Author:Michaela Schaeuble (University of Bern, Switzerland)
Paper short abstract:
In the 1950s, Ernesto De Martino and his research team made use of reenactments, staged encounters and reconstructed performances (i.e. of funerary lament or choreographies of ecstatic behaviour). The paper reflects on the production of "living documents" as effective ethnological research method.
Paper long abstract:
In the course of his ethnographic "expeditions" to the South of Italy, anthropologist and historian of religion Ernesto De Martino and his research team made extensive use of reenactments, staged encounters and reconstructed performances (i.e. of funerary lament or choreographies of ecstatic behaviour). He considered these as "living documents" and effective ethnological research methods, continually emphasising that reenactments and reconstructions were scientifically as valuable as 'authentic' data.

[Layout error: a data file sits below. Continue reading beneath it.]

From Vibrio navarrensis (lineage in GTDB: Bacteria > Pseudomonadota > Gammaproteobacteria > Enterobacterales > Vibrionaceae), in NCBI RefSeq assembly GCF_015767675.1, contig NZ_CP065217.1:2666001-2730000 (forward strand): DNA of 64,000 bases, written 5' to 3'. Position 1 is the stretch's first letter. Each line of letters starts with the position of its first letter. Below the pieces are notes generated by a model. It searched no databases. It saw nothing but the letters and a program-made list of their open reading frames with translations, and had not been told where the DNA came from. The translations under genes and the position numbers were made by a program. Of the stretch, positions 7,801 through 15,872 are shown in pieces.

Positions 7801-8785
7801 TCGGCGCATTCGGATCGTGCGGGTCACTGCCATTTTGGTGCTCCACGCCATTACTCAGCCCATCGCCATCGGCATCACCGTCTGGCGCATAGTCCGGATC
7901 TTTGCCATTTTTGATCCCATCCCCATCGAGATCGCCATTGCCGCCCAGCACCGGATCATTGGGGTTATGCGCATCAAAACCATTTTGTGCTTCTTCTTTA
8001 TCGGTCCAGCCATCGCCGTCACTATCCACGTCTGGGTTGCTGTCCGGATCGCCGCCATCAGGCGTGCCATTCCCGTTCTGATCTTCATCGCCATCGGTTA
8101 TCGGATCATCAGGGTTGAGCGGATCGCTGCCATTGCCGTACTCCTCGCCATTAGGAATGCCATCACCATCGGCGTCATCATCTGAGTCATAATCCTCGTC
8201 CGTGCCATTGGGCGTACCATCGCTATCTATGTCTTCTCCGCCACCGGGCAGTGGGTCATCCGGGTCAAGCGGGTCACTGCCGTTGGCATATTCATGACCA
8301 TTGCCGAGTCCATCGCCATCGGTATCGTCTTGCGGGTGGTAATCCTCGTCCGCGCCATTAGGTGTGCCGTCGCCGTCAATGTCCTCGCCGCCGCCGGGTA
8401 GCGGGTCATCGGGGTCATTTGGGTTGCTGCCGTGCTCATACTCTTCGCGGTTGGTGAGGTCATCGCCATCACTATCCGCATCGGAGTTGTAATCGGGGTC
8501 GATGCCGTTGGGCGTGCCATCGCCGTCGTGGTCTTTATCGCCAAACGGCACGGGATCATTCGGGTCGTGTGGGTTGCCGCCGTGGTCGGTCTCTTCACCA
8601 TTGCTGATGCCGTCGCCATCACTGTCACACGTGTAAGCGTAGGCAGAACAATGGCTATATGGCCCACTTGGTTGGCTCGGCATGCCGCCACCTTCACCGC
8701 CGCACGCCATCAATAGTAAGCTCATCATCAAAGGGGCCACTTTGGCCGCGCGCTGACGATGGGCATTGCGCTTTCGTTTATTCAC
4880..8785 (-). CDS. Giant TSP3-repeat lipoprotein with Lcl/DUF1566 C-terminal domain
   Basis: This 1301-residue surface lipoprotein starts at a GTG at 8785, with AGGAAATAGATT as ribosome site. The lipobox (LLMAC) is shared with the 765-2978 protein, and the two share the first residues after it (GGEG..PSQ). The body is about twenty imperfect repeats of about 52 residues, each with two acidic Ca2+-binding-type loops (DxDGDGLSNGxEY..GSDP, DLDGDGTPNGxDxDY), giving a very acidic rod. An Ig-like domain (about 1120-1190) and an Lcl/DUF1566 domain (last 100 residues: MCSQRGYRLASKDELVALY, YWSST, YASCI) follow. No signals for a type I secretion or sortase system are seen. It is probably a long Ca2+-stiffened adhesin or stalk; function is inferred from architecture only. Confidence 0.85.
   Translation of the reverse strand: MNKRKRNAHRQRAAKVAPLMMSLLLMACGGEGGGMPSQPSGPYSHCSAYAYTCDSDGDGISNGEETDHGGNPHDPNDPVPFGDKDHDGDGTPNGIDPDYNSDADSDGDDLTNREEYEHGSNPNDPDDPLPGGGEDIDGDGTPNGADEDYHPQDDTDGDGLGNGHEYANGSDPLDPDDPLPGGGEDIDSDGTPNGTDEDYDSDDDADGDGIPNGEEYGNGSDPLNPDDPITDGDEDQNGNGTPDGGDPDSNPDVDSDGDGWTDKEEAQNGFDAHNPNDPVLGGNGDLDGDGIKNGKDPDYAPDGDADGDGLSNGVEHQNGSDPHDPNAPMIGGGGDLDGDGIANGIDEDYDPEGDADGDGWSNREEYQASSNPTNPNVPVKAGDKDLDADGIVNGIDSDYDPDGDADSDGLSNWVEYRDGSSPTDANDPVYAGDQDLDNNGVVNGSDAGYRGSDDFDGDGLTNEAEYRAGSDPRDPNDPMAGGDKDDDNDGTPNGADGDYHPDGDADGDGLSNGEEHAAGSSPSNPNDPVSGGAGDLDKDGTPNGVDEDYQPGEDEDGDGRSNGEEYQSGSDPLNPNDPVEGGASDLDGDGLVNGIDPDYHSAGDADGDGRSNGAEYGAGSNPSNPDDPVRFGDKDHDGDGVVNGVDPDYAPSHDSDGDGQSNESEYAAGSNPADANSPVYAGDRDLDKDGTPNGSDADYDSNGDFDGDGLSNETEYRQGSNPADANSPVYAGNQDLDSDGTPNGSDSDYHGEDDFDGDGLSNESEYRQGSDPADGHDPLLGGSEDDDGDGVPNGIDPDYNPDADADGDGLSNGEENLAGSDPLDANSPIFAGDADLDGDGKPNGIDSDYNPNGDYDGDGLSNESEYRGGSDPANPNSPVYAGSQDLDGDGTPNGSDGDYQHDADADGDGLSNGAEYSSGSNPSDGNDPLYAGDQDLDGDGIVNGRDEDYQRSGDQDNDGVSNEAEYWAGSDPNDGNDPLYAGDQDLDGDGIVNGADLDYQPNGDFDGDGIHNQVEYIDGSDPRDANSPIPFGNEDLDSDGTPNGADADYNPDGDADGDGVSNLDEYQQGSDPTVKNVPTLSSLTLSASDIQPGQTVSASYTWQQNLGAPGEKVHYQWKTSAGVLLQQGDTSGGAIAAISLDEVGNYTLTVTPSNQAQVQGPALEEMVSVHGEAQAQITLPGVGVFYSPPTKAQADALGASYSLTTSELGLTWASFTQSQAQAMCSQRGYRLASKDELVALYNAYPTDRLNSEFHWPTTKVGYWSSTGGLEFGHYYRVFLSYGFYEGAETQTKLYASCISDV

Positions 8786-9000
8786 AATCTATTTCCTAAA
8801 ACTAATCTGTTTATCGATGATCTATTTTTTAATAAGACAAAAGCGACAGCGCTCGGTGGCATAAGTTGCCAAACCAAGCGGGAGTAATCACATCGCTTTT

In my presentation I argue that for De Martino, the woman who vocalises a lament, recurrently hallucinates, falls into trances or who publicly dramatises a spider possession, echoes and perpetuates a formulaic pattern that is neither singular nor collective and goes far beyond individual suffering. This understanding poses a number of challenges - not only with regards to research ethics, but also concerning the explanation, transmission and representation of these patterns. Focusing on a set of audio-visual recordings and photographs that were produced in the course of De Martino's "expeditions", I will scrutinise the coherences and contradictions that arise from an approach that uses the ethnographic present as a key to studying and understanding the Mediterranean world of the distant past.
Art (and anthropology) beyond materiality and representation